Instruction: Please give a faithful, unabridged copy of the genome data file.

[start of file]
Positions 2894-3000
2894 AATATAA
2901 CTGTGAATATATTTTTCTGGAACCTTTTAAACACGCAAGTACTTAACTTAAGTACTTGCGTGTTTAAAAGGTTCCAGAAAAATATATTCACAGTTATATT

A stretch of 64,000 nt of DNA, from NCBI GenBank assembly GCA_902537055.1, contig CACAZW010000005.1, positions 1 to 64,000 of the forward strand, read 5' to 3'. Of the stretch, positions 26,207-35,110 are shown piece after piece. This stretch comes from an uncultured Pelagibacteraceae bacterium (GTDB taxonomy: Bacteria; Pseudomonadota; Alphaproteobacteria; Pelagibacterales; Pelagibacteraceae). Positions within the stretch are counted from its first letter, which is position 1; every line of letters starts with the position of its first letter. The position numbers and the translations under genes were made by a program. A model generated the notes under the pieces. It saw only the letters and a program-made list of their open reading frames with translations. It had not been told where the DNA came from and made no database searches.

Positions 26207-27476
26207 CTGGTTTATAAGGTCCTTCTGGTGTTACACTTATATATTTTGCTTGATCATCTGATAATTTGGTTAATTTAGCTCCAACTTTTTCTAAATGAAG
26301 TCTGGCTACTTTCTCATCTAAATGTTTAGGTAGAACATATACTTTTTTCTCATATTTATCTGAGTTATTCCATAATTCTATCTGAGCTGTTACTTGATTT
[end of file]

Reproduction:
Positions 2894-3000
2894 AATATAA
2901 CTGTGAATATATTTTTCTGGAACCTTTTAAACACGCAAGTACTTAACTTAAGTACTTGCGTGTTTAAAAGGTTCCAGAAAAATATATTCACAGTTATATT

A stretch of 64,000 nt of DNA, from NCBI GenBank assembly GCA_902537055.1, contig CACAZW010000005.1, positions 1 to 64,000 of the forward strand, read 5' to 3'. Of the stretch, positions 26,207-35,110 are shown piece after piece. This stretch comes from an uncultured Pelagibacteraceae bacterium (GTDB taxonomy: Bacteria; Pseudomonadota; Alphaproteobacteria; Pelagibacterales; Pelagibacteraceae). Positions within the stretch are counted from its first letter, which is position 1; every line of letters starts with the position of its first letter. The position numbers and the translations under genes were made by a program. A model generated the notes under the pieces. It saw only the letters and a program-made list of their open reading frames with translations. It had not been told where the DNA came from and made no database searches.

Positions 26207-27476
26207 CTGGTTTATAAGGTCCTTCTGGTGTTACACTTATATATTTTGCTTGATCATCTGATAATTTGGTTAATTTAGCTCCAACTTTTTCTAAATGAAG
26301 TCTGGCTACTTTCTCATCTAAATGTTTAGGTAGAACATATACTTTTTTCTCATATTTATCTGAGTTATTCCATAATTCTATCTGAGCTGTTACTTGATTT